As I said, this is not the first time I’ve noticed emerging market brands entering the developed world’s consumer mainstream. China’s hunt to acquire global brands may be seizing the most news headlines lately, but there are companies in emerging nations—including Brazil, India, Russia, Mexico and South Korea—that have been on the same search. For example, an Indian company bought a luxury British car manufacturer and a Chinese company purchased an American IT company.
In investing, as in life, there is a yin and yang. The balancing act between inflation and growth that economies often face is perhaps even more pronounced in the emerging markets world: stimulate growth too much, and inflation could flare, but stamp out inflation too hard, and growth could freeze. The fire of inflation seems to have moderated in some emerging markets (at least for the time being), and some central banks, including those in China, Brazil, Indonesia, Russia and Thailand, have taken actions over the past few months to stimulate growth. I believe the fundamentals in many emerging markets look supportive of these actions—as long as it doesn’t tip out of balance. Inflation is certainly a big challenge, and I believe it will probably be a very important consideration going forward.
No country is immune to inflation and emerging markets are no exception. In emerging markets a larger percentage of the total population is in the lower-income bracket, so inflation in such items as food and fuel are particularly important. In 2010 and through the first half of 2011, many emerging markets were engaging in policies to control inflation. However, tightening measures—such as increasing interest rates or raising bank reserve requirements—can come at a potential cost, possibly triggering currency appreciation and slowing growth. We’ve seen a bit of both in some emerging economies.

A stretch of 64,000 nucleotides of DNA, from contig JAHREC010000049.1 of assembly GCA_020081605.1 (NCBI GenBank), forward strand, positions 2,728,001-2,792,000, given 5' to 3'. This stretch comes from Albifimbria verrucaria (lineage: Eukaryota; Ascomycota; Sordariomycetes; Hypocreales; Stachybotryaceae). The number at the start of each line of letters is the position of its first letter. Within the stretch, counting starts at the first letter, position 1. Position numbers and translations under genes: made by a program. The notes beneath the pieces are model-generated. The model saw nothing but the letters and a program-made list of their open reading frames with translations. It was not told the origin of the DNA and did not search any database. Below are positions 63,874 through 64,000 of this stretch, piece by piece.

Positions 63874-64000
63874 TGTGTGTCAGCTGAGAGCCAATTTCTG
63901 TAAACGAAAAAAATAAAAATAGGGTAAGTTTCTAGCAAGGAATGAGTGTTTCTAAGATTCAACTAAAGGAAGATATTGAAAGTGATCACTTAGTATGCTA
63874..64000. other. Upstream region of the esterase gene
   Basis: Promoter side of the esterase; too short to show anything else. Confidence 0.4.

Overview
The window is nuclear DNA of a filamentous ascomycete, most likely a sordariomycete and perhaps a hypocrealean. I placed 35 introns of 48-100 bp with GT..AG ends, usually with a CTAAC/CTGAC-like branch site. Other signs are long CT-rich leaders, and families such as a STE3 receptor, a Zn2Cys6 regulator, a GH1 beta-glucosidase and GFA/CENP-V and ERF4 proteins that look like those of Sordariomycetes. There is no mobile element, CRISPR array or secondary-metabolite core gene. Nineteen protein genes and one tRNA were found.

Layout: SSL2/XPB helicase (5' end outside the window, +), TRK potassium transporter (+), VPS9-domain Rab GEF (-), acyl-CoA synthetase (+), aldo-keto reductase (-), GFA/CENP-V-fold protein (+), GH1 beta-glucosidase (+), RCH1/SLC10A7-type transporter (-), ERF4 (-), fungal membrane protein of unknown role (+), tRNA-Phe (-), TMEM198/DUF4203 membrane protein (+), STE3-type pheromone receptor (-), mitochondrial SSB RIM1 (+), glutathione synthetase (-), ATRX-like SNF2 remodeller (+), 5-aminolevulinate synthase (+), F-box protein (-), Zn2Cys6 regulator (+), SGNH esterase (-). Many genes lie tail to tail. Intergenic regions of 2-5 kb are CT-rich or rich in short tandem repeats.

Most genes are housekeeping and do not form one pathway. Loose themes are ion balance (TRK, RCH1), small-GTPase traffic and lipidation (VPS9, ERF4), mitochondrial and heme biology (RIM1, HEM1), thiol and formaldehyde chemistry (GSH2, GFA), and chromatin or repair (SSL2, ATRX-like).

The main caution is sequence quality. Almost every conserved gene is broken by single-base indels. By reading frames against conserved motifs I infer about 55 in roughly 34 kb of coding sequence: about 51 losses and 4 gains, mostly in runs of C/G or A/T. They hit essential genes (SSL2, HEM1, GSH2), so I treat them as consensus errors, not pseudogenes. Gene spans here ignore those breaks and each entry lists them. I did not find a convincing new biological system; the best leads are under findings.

Singapore is a special place for me. This small city with few natural resources has managed to overcome obstacles to achieve a high degree of economic success. This year is special as it marks the 20th anniversary since we opened Franklin Templeton’s Singapore office. To celebrate this milestone, we chose Singapore to host this year’s first semi-annual EM Analyst conference.
To share the Singapore perspective, I asked Dennis Lim, Co-CEO of Templeton Asset Management, Ltd. and one of the pioneers who started the Singapore office with me 20 years ago, to be my guest blogger to share his insights and analysis on the changes and challenges in Singapore and across Southeast Asia.
I love hearing from readers across the globe. Thank you for continuing to reach out and share your thoughts. This post is dedicated to you. Read on for my answers to some recent questions.
I agree with your outlook on the emerging economies. My concern is the Eurozone, where there is political and currency instability. There is talk that one or more countries may leave the Eurozone/Euro currency. This could be a shock to the financial world, affecting currencies, and banks with exposure may tumble. How would you assess this risk?
– Jainmatrix, India
Yes, the Eurozone problems look to us to be serious. However, I believe the Europeans are on the right track and are addressing the fiscal issues facing not only Greece, but other countries in the Eurozone. Ultimately, these are issues impacting all developed countries, includng the U.S. and Japan.